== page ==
‘Long data’ to drive workforce analytics
Organizations across the globe are searching for ways to capture the power of “Big Data” to unlock workforce insights. Unfortunately, many organizations get lost in the fog of big data analysis. The latest release of Mercer Analytics (www.mercer.com) addresses this challenge by leveraging the power of Long Data to unlock insights into an organization’s most valuable asset: its talent.
Long Data, a term coined by mathematician and network scientist Samuel Arbesman, is described as "data sets that have massive historical sweep." In terms of workforce analytics, Big Data provides deep analysis typically focused on a point in time, while Long Data provides insights from stories that have unfolded over time. Thoughtful analysis of Long Data therefore allows organizations to identify, segment and analyze data as part of an ongoing process to drive meaningful results, according to Mercer Analytics. It can also mitigate the risks associated with perpetually making reactive or point-in-time decisions, says the research group.
"We see human capital management, including the ability to link performance management data with historical compensation practices, as being completely redefined by the proper use of long data and the insights it can provide," says Orlando Ashford, president of Mercer’s Talent business. "At any given point, most employee performance ratings match a classic bell curve, which is not by itself very revealing. However, with the proper segmenting of employee populations and their performance over time, trends and barriers can reveal themselves quite dramatically."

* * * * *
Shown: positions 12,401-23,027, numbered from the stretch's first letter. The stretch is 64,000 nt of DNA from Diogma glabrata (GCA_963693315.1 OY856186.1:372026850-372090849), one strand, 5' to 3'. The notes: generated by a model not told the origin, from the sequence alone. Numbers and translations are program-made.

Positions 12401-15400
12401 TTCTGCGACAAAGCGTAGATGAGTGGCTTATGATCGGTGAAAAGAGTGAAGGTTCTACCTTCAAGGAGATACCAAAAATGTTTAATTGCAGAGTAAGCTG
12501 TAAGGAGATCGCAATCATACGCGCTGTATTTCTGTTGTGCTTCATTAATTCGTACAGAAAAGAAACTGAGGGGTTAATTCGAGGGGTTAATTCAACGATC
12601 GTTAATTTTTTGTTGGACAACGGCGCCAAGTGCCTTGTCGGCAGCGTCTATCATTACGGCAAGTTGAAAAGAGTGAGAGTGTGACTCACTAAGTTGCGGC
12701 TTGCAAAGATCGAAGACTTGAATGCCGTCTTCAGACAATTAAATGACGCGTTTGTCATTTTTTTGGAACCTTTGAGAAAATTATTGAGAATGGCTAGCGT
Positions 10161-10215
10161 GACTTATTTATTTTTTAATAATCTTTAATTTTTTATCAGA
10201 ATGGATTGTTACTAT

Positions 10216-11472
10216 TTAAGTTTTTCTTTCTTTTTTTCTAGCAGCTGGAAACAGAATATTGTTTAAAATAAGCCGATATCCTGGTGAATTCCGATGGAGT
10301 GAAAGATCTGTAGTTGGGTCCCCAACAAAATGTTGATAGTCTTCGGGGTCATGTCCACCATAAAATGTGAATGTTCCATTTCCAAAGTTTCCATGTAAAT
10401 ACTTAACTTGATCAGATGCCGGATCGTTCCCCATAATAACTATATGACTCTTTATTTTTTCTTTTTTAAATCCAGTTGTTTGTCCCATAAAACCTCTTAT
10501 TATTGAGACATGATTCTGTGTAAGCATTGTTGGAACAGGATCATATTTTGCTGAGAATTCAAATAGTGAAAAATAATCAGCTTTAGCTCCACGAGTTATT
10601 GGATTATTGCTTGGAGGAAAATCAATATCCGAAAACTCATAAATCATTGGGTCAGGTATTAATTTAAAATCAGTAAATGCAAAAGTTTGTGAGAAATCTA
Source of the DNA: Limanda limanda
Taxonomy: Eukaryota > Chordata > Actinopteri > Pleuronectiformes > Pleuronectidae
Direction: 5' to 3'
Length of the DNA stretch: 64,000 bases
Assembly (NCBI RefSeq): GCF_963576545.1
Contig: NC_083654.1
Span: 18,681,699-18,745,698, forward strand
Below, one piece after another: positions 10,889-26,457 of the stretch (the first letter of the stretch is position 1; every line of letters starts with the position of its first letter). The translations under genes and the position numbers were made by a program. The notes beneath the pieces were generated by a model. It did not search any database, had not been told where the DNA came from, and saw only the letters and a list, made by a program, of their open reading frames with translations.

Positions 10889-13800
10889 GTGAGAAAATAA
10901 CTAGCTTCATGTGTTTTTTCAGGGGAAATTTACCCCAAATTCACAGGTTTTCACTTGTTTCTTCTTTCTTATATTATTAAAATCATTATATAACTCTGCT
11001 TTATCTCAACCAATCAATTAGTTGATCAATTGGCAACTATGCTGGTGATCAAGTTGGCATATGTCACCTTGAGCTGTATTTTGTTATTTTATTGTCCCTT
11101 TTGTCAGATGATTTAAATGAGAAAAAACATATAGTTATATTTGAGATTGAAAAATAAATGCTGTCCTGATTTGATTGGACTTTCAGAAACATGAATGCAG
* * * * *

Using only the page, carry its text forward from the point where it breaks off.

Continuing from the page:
He says organizations need to provide answers to strategically critical questions, such as:
Do we reward our employees who consistently receive high performance ratings through greater pay increases, promotions and career opportunities?
How can we make better decisions regarding our salary and short- and long-term incentive budget allocation based on employee performance?
Do we effectively manage our employees who consistently receive low performance ratings?